That the purpose of the parousia is the gathering of the chosen ones is confirmed by  Paul’s remarks regarding the presence of the man of lawlessness in his  2nd letter to the  Thessalonians, where he wrote: “However, brothers, respecting the presence of our Lord Jesus Christ and our being gathered together to him we request of you not to be quickly shaken from your reason nor to be excited either through an inspired expression or through a verbal message or through a  letter as though from us, to the effect that the day of Jehovah is here. Let no  one seduce you in any manner, because  it will not come unless the apostasy comes  first and the man of  lawlessness gets revealed, the son of  destruction.” – 2 Thessalonians  2:1-3

Paul indicated that prior to “our being gathered together to him” lying announcements will be circulated among the brothers declaring that the parousia of Jesus Christ has already begun.

In his previous letter to the  Thessalonians Paul used the expression “we the living who survive to the presence of the Lord”; placing himself on earth among those on hand when the parousia begins.  Needless to say, though, Paul did not survive unto the presence  of the  Lord. But by inspiration it is as though he were alive then too; during the time when Christians would be subjected to an insidious propaganda campaign promoting a phony parousia.  The inspired apostle alerted  Christians to the need  to be on guard against accepting letters that  purportedly were written by the apostles, or with the authority of the apostles. (“as though from  us”)

Jesus also issued a  warning to his  followers of the dangers of being deceived by those  who would come in his name  immediately prior to the actual parousia,  announcing that “the due time has  approached.”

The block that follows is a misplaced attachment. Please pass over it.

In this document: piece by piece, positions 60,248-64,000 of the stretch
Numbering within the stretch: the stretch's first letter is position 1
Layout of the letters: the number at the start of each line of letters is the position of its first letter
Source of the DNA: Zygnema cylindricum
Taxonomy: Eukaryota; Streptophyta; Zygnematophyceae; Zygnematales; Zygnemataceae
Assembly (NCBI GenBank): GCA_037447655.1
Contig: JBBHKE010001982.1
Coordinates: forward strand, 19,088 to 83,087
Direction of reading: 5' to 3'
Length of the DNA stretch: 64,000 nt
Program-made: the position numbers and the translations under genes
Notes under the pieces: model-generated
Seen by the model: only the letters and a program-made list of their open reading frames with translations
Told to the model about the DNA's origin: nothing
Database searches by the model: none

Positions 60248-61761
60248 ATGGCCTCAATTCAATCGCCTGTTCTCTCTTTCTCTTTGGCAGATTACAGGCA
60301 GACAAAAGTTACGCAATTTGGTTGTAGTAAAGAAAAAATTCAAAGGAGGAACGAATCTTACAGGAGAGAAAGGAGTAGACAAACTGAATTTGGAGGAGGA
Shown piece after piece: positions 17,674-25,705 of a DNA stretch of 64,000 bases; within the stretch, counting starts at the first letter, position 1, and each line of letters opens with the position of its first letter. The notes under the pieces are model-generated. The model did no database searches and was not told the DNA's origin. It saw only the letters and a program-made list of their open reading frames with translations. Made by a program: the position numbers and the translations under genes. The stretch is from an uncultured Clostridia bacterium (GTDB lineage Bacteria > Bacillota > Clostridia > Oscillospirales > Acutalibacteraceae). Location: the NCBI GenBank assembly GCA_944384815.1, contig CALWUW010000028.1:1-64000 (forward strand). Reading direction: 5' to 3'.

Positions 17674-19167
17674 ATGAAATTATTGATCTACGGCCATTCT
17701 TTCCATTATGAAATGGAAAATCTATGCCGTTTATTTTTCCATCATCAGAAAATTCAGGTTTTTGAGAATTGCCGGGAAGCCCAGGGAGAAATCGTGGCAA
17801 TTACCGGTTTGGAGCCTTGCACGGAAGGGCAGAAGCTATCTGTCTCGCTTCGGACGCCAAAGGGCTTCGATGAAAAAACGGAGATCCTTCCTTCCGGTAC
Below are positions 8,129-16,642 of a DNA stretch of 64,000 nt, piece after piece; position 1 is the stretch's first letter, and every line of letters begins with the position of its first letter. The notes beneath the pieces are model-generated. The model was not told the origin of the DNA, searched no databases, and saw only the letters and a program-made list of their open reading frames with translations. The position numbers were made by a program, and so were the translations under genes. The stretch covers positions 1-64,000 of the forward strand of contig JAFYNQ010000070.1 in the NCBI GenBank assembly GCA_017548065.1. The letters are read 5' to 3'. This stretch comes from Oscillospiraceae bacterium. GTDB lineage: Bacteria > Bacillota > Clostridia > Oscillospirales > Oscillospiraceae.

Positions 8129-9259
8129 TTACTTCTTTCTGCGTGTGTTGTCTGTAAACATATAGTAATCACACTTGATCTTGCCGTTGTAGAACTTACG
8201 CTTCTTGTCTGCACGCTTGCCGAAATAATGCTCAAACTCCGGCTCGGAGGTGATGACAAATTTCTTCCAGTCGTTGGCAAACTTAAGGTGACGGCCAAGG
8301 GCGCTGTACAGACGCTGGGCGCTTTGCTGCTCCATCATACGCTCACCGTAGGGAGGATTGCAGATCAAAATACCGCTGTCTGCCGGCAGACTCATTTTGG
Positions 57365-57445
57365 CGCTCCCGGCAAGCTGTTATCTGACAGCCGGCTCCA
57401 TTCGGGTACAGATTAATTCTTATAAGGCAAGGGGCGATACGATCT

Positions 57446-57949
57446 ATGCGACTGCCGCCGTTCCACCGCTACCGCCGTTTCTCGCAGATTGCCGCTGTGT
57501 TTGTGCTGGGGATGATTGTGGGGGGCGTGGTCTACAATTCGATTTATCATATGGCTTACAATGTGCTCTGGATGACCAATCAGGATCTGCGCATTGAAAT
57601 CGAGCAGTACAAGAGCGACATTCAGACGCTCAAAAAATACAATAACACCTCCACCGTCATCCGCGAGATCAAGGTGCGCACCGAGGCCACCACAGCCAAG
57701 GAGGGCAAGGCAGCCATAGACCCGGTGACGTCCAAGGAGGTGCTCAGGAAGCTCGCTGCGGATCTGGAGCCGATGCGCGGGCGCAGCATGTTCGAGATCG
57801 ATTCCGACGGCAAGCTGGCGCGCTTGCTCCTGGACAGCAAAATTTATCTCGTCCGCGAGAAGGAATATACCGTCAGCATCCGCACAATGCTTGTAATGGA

Although it may be  difficult for  Jehovah’s Witnesses to accept, the Watchtower Society  certainly fits the profile  of those coming in the name of Christ  proclaiming that “the due time has  approached.” In fact, for  more than 100 years the Watchtower has been the  source of  quasi-inspired expressions, as well as verbal messages delivered to    mass audiences and official letters from God’s purported “earthly  mouth-piece,”  declaring that “the day of Jehovah is here.” For instance, the second  volume of the so-called Studies in the Scriptures was entitled The Time is at  Hand – implying that the day of Jehovah was at hand more than a century ago.    More recently, in 1973, the Watchtower Society even published a book  with the  title: “God’s Kingdom of a Thousand Years has Approached.”

The institution of  the Governing  Body of Jehovah’s Witnesses is undeniably modeled after  the 1st-century body of apostolic overseers and older men that were  headquartered in  Jerusalem. And prior to the establishment of the  Governing Body, the presidents  of the Watchtower Society were given  apostle-like status.

As an example of  their authority, I  personally recall an occasion at an assembly when a  representative of the  Watchtower Society introduced himself from the  platform by saying: ‘The apostle  Paul couldn’t make it, so he sent  me!’